Strengths: Very emotional and brutally honest.
Weaknesses: Very sad.
Why I read it: Present from my mother.
Publisher: Penguin Australia
Rating: 9 out of 10.
If you liked this, try: Holding the Man by Timothy Conigrave, which also deals with HIV and AIDS.
April Fool’s Day was a book I wasn’t sure that I wanted to read initially for several reasons – I don’t read as much non-fiction as fiction, surely Bryce Courtenay’s talent lay in fiction and it was probably out of print. Enter a Popular Penguin edition and an edict from my mother that I must read this book and she knew I would enjoy it immensely. I started reading this on my daily commute but soon I was hooked. Such a powerful story – all completely true, you can’t make up this sort of thing and an incredibly emotional, harrowing journey for the Courtenay family.
I always respected Courtenay as a writer before this, but after reading this book, I have the utmost respect for him overall. The story of his son Damon, born a haemophiliac who contracted HIV through a blood transfusion and later died of AIDS related complications is compelling for so many reasons. Damon was a brave battler and his strength while living through chronic pain, bleeding and countless infections is to be commended. The rallying of the Courtenay family and Damon’s partner Celeste around him is a testimony to the strength of the loving family (from going along with Damon’s delusions to taking him to the hospital on many occasions). This book is a celebration of life and love – the good, the bad and the ugly.
From a medical point of view, this book is also exceptionally interesting for several reasons. One, to read about diseases, hospitals, doctors and treatments from the patient and family point of view was an eye opener. The way Damon was treated on occasions by medical ‘professionals’ was awful. Secondly, to read about the medication side effects from the actual effect on the patient – also interesting. What may be classed as minor to those not taking the drug can have a huge effect on the quality of life on the person (such as Damon and diarrhoea with AZT). Finally, it was amazing to see the comparison between HIV and AIDS treatment today and in the late 80s / early 90s when Damon was being treated. So much progress has been made and I felt so sad that if this had happened 20 years later, it may be Damon telling his whole story, rather than his father.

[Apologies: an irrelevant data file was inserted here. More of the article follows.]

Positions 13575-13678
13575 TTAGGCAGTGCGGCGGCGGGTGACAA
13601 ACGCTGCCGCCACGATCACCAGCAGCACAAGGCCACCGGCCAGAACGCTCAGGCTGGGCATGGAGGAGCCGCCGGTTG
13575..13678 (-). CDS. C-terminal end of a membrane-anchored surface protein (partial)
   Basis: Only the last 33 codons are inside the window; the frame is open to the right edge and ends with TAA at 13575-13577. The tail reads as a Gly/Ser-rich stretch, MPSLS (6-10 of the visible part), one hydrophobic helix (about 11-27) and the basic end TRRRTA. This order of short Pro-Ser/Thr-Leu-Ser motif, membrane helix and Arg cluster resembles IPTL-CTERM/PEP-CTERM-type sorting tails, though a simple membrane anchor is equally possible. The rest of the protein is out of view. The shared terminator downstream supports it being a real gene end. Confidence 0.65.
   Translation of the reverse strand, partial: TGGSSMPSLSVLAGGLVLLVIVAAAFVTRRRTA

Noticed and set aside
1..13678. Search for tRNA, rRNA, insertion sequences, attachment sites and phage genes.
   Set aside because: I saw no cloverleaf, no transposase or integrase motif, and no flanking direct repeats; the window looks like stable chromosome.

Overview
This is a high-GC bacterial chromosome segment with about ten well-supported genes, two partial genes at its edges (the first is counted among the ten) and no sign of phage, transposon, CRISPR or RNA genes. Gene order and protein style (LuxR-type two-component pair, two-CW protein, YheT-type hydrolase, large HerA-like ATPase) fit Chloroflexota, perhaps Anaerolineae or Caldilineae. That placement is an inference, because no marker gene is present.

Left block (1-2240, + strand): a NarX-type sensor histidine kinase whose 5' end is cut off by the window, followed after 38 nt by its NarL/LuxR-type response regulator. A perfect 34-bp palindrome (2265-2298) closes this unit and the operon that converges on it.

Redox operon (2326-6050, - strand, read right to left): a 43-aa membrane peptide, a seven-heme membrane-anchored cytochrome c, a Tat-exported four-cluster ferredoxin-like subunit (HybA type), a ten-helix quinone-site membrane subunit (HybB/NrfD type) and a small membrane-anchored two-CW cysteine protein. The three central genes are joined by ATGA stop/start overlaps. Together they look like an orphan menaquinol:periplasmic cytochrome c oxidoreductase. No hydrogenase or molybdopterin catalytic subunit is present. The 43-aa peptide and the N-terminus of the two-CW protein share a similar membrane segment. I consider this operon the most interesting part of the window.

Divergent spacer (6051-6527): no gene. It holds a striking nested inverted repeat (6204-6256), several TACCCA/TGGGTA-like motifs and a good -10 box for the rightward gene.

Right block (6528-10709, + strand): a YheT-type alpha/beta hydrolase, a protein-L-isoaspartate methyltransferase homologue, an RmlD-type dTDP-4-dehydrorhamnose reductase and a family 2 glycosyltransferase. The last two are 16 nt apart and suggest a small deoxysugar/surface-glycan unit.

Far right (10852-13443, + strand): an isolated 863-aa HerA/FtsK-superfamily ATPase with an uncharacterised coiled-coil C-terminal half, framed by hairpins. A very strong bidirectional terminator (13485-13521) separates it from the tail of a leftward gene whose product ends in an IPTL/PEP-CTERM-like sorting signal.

It was also interesting to see how attitudes to the gay community have changed and how more widely educated the public is about HIV and AIDS. (Damon was mistreated by nurses who mistakenly thought that AIDS equals gay. Thank goodness we have moved on from that.)
Bryce Courtenay is brutally honest in this retrospective of his son’s life. He laments of the lack of time spent with his kids in the early years (due to a job in advertising that really does sound a little Mad Men-esque) and losing his temper when perhaps he shouldn’t. These made me as the reader warm to him more – it’s not a rose coloured view. I hope it was cathartic for him to write this.
The ending was a tear jerker. Despite you knew it was coming, it didn’t make it any easier. It was lovely to read the postscript from Celeste and her life post-Damon.
In short, April Fool’s Day has it all – the happy times, the funny times, the awful times and the sad times. What a lovely thing for a father to create for his son.